5. #4

    Default

    Dont panic, you will be fine! He will be fine!
    Regarding the Georgia state testing, you will have to talk with locals to get a feel for the ins and outs.
    My impression is that you are trying to make too much work for youself, that it will be more likely to crash and burn. Simpler is often better. If you can get that eval for your older son, they may give you tips that you hadnt thought of to help him.
    HWT is a nice program, but I dont see why youre trying to force cursive on him. It doesnt seem like a hill youd want to die over, when there are other more pressing academic issues. My oldest learned cursive, we spent some time reading handwritten xmas cards (Gramas friends still do that... and in cursive), and called it a completed unit study. Its been proven that it isnt a particularly faster way to write, and it is often less legible than printing.
    Especially if there is an underlying issue, drill and kill isnt necessarily the best way to get results, and will end up being a miserable battle between you (desperately trying to improve his skills) and him (desperately unhappy with the work). For spelling (my experience is n=2), some kids seem to get it, some kids dont. My oldest son is a terrible speller, and finally has the attention to detail to use spell check when he types. My youngest, with severe apraxia (and has been with Speech and OT since he was 2), cheerfully accepts that some words are spelled strangely, and has memorized all the sight words he has come across.
    A comprehensive program like All About Spelling, which I understand explains the why behind our byzantinian spelling rules, might be helpful for your older son.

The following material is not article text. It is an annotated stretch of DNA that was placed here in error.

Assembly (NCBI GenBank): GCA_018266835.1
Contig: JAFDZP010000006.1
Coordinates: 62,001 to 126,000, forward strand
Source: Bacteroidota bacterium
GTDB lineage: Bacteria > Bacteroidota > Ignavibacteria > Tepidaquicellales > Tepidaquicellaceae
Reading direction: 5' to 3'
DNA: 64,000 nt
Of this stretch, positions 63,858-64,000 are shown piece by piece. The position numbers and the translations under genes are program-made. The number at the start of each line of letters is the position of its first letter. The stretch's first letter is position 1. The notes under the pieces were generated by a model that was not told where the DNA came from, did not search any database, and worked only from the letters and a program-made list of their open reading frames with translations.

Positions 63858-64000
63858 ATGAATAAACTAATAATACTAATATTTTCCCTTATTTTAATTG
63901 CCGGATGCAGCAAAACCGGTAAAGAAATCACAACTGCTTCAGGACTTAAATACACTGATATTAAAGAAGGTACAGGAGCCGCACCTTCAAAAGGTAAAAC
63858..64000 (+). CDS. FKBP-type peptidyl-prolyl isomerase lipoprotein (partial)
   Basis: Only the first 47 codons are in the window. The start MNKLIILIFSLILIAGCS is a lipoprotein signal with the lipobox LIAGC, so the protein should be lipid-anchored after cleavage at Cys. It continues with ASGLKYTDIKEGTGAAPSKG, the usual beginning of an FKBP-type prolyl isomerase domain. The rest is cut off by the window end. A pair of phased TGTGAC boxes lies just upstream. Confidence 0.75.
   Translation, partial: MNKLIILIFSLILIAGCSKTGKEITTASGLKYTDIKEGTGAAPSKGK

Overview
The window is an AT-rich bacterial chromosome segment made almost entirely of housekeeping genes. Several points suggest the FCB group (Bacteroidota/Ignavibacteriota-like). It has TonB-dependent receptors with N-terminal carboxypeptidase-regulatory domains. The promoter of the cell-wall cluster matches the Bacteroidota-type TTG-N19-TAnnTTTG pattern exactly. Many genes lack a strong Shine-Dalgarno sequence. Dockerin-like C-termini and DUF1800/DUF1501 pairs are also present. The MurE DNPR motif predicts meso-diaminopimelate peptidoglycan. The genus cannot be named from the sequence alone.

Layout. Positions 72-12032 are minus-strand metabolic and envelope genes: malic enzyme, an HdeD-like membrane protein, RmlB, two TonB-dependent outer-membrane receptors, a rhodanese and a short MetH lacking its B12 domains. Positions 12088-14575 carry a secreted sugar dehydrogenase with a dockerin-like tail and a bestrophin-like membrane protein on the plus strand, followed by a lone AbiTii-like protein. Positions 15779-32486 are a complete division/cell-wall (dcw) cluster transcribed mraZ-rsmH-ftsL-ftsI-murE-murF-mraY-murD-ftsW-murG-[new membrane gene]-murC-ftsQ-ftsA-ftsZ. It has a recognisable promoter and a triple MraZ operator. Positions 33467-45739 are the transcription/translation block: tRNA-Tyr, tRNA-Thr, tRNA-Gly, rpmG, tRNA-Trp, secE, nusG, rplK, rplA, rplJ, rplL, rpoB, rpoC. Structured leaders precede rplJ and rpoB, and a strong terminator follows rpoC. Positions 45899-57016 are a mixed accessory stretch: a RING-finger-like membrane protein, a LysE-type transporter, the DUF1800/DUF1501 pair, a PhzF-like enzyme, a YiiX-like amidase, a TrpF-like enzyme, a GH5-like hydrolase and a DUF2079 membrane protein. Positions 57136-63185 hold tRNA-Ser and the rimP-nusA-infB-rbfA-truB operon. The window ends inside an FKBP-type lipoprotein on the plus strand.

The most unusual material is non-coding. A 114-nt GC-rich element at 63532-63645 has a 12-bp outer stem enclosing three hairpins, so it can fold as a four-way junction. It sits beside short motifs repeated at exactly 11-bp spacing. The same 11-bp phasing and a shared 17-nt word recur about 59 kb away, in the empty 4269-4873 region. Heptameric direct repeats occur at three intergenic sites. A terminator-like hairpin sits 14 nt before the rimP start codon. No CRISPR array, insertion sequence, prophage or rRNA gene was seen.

Adapt whatever you choose to his needs. Make it interesting for him, and perhaps he wont see education as such a horrific experience that he wants to graduate early.
    I know that I frequently underestimate my youngest, SN son. Then I feel guilty about it. My baby wanted to learn to sing. (This from the kid who can barely talk, that at nearly 7, most adults cant understand what he says.) Our charter pays for lessons, so we started. Hes not singing operettas yet, but hes working damn hard and impressing the snot out of me, his therapists, and his music teacher. Three months ago, I doubted that he would be able to play the recorder with two hands.... and he is doing it. Each step might take him a lot more work and focus than it would other kids, but hes doing it.

    Dont give up on your oldest, or of teaching him, or of him being able to “graduate” early. Break everything into the steps he needs to take, and find ways to tackle each one. Change the program if its not working. (I think Ive gone through every reading program in the last year and half trying to find something that works for a kid that can neither speak nor write well, and have even written to Deaf schools to ask what they use.)
    Homeschooling DS13, DS6.

    Atheist.

    My spelling was fine, then my brain left me.

  6. #5

    Default